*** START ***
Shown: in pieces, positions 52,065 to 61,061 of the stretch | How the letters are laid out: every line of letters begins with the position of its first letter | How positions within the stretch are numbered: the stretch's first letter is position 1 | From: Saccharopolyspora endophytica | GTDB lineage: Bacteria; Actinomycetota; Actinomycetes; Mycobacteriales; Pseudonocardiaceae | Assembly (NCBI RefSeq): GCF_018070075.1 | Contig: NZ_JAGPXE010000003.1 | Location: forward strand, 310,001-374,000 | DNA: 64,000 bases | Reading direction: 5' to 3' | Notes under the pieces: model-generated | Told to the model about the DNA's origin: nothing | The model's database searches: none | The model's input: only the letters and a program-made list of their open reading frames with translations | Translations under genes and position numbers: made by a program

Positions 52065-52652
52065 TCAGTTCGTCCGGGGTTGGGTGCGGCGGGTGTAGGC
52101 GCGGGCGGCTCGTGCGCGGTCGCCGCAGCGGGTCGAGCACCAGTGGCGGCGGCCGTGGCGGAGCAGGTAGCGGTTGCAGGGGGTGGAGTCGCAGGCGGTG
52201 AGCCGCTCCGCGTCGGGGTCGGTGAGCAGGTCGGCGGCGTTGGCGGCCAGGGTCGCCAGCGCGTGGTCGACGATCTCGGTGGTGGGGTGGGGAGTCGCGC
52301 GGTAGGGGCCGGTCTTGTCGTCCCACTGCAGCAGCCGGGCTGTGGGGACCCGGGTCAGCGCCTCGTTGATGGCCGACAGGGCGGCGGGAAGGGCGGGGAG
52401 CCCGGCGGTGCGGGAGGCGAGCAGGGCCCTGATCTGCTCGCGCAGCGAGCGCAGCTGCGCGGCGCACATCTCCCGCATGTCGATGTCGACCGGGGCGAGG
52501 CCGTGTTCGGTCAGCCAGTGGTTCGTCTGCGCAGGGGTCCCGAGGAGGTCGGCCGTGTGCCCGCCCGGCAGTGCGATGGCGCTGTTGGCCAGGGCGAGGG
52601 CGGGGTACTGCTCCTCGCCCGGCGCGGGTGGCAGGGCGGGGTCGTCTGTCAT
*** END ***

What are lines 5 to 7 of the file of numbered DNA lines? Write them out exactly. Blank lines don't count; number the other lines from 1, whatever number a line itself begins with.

52201 AGCCGCTCCGCGTCGGGGTCGGTGAGCAGGTCGGCGGCGTTGGCGGCCAGGGTCGCCAGCGCGTGGTCGACGATCTCGGTGGTGGGGTGGGGAGTCGCGC
52301 GGTAGGGGCCGGTCTTGTCGTCCCACTGCAGCAGCCGGGCTGTGGGGACCCGGGTCAGCGCCTCGTTGATGGCCGACAGGGCGGCGGGAAGGGCGGGGAG
52401 CCCGGCGGTGCGGGAGGCGAGCAGGGCCCTGATCTGCTCGCGCAGCGAGCGCAGCTGCGCGGCGCACATCTCCCGCATGTCGATGTCGACCGGGGCGAGG